After Years of Pressure, World Bank to Drastically Curb Funding of Fossil Fuels

“The World Bank’s announcement is important ; but more still needs to be done,” says

World leaders are meeting at the One Planet Summit on the second anniversary of the Paris Climate Agreement. Environmental supporters are cautiously  celebrating that the World Bank will stop funding oil and gas exploration and production projects after 2019. responded to the news by saying “more still needs to be done” to reduce funding for fossil fuel projects. However, Oil Change International (OCI) executive director Stephen Kretzmann said, “It is hard to overstate the importance of this announcement.”

“Environmental, human rights, and development campaigners have been calling for an end to World Bank funding of upstream oil and gas projects for decades,” Kretzmann explained. “Today the World Bank has raised the bar for climate leadership.”

More than 200 civil society groups, including OCI, signed an open letter demanding that the World Bank, G20 governments, and multilateral development banks stop funding fossil fuels. The news also coincides with the summit in Paris, which was jointly organized by World Bank president Jim Yong Kim, French President Emmanuel Macron, and António Guterres, the Secretary-General of the United Nations.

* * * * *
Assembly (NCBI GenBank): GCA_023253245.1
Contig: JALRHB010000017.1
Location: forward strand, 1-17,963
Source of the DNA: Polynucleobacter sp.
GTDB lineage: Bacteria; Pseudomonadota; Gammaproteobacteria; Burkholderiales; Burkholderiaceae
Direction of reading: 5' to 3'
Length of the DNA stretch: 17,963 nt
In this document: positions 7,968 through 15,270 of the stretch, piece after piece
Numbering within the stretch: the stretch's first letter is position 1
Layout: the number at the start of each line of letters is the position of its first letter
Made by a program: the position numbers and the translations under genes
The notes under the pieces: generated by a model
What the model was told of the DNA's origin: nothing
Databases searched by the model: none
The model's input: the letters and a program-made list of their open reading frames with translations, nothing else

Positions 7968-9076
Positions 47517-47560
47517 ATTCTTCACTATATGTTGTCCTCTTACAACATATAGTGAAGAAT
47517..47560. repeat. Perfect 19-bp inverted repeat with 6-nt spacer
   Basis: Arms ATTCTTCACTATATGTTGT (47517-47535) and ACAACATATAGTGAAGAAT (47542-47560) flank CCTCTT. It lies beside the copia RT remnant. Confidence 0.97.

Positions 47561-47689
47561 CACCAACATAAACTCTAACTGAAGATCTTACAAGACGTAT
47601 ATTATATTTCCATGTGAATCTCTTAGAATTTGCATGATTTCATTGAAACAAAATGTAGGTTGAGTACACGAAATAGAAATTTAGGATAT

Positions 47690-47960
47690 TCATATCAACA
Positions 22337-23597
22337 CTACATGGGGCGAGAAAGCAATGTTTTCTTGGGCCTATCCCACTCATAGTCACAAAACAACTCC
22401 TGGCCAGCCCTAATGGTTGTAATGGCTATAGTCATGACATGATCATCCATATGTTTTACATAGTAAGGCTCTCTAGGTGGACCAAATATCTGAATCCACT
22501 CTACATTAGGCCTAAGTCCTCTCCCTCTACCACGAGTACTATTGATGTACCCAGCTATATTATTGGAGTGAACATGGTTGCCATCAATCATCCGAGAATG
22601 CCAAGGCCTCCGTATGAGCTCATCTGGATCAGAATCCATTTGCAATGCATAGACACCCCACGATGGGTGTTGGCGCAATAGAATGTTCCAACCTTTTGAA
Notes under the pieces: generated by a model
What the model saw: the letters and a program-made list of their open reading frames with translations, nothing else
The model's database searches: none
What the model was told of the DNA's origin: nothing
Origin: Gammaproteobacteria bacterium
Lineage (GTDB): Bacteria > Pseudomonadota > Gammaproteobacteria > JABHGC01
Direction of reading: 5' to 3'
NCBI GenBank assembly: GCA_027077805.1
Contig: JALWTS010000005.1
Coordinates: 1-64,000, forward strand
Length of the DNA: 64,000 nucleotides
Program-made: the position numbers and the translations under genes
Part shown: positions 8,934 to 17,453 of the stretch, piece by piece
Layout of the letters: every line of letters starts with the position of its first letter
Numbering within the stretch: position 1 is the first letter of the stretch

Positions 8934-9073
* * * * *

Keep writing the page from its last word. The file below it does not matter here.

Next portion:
World leaders came together to discuss how their nations can reduce greenhouse gas emissions, in accordance with the Paris Agreement. The World Bank’s announcement committed itself to the climate accord and outlined additional actions the group will take to address the climate crisis.

“Major financial institutions like the World Bank are pulling their support of fossil fuel projects for 2 reasons. They recognize that the pressure to do so is only going to increase and because they are bad investments,” said Kelly Martin, director of the Sierra Club Beyond Dirty Fuels campaign.

Additionally,  the French company Axa—one of the world’s largest insurers—announced Tuesday that it plans to dump investments and stop providing insurance to U.S. oil pipelines.  It will also quadruple its investments in environmentally-friendly projects by 2020.

“AXA has set a new global standard, raising the bar for other actors in the financial sector,” Patrick Bonin, a climate and energy campaigner with Greenpeace Canada added. “Meanwhile, the decision to exit from upstream oil and gas by the World Bank has sent a strong vote of non-confidence through the finance community. This is new proof that the oil industry’s days are numbered.”

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